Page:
Emigration to U. S

I have been searching for about 10 years to find the emigration records of 3 families (we think related) the last names are Buehne, Middeke and Hinkamp. They all lived together for a year in Clinton County Illinois near Germantown. They were from the Ankum area. I have the Buehne family history in Germany and in the U.S. but I can't connect them with ship records. Family stories say they came thru New Orleans sometime between 1838 and 1842. When I was in Germany last year I went to the archives, etc. and found no records of any of these families. Where else could the records be? Where are the records from the Ships agents? Thanks for any help you can give Pat Huck

     I do believe that there are a number of New Orleans shiplists missing.
I surely can't find some of my people and I'm quite sure that they came that
way. There is a website that is about New Orleans passenger lists:


    Some have been indexed and you can get the films for that through
National Archives centers or the LDS or you can pay for the information
through that site above. There is an index on that site for the years of
1851- 1852.


Hi Pat

About the right arrival date. Name match? Good hunting

Gary Stoltman
Mercerville, NJ

      Baltimore Passenger and Immigration Lists, 1820-1872

                  Name: Ernestine Buehne
                  Arrival Date: 06 Jul 1842
                  Age: 34
                  Gender: Female
                  Port of Departure: Bremen
                  Ship: Rebecca
                  Port of Arrival: Baltimore
                  Place of Origin: Biskernhen
                  National Archives' Series Number: M255
                  Microfilm Roll Number: 3
                  List Number: 31
                  Destination: Louisville

The microfilms of the passenger lists of New Orleans the have some gaps, therefore you should check the quartely list of New Orleans, there I found my Honkomp family January 1844.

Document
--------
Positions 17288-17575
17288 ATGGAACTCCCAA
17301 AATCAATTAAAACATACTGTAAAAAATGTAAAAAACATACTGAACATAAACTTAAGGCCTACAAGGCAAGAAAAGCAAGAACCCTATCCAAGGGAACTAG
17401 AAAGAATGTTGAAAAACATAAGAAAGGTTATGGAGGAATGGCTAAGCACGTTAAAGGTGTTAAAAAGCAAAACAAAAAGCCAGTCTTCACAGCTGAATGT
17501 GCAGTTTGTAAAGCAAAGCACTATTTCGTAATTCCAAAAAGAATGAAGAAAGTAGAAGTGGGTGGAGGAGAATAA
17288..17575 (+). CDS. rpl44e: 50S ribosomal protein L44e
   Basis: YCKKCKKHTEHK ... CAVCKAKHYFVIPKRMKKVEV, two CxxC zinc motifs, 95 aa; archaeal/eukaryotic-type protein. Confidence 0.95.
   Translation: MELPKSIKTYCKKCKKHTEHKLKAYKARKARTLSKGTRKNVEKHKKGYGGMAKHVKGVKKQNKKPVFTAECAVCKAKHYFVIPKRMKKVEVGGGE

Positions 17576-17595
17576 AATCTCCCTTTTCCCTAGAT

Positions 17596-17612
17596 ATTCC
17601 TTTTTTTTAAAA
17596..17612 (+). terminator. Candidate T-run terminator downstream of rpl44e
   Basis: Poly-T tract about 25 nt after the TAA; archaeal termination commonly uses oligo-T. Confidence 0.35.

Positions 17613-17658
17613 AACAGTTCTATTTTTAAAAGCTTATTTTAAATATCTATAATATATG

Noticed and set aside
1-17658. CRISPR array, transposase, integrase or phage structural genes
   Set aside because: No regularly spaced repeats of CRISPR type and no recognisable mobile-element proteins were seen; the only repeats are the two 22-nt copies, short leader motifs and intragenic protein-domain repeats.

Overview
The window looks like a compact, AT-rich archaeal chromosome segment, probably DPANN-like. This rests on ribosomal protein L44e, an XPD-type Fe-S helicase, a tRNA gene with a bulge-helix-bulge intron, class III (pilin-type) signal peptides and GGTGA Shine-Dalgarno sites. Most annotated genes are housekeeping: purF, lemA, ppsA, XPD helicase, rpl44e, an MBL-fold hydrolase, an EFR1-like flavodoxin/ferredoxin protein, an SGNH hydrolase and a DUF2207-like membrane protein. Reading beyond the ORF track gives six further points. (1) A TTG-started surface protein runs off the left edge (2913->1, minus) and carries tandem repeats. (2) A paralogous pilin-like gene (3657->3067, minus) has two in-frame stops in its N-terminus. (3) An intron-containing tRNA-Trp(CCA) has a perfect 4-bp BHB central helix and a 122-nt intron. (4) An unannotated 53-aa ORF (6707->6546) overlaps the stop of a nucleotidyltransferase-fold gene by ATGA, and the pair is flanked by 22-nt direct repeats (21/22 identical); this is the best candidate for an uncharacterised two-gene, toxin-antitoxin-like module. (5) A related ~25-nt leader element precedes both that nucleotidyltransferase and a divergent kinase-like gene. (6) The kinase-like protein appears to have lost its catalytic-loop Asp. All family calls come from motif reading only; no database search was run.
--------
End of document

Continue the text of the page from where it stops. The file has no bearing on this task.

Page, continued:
Werner Honkomp

Not to cast a gloomy spell here but you may never find them. Your chances realistically for that time period are probably 50/50 (60/40?) at best. New Orleans port arrivals, like every other port, are not without omissions and gaps and lost ledgers. It is often a more matter of luck than anything else in the end. Your chances of "connecting" always improve with time (with more recent arrivals). There is not a plentitude of indexes for the period you cited unfortunately. I assume you have confirmed their presence stateside via the 1840 or 1850 census, correct? Also try ALL family members who may have 'jumped the pond' in the 1900 + 1910 censuses (assuming some lived that long). Those censuses spell out this kind of information in greater detail!

You may to expand your searches once you've hit the wall. Perhaps the family (or some members of it) came in through a different embarkation point than family lore suggests. Or via an indirect route, like England. In the end you may have to try arrival ports like New York, Boston, Baltimore, Philadelphia, etc. (as applicable). You could also attempt to locate early family members' naturalization papers on the US side, which might produce additional clues. These records can also be frustrating to locate, but the search is invariably worth it when they (any) are uncovered. Also check local histories of the area(s) they first settled in for immigration patterns or bio sketches. Suffice to say, be prepared to dive deep and dive often. I've been at this game longer than I care to remember (started in my teens), and I have YET to find a some of them. But don't quit trying!


PS. Try to remember to NOTE everything you search (or have searched) along these lines, regardless of results. Nothing like going over the same old ground time and again, only to ultimately realize you've been there before.

Dear List,
Lieb List,

This is link to Texas Seaport Museum which includes Galveston Immigrant Database.

Dieses ist Link zum Texas Seehafen-Museum, das Galveston Immigrant-Datenbank einschlie�t.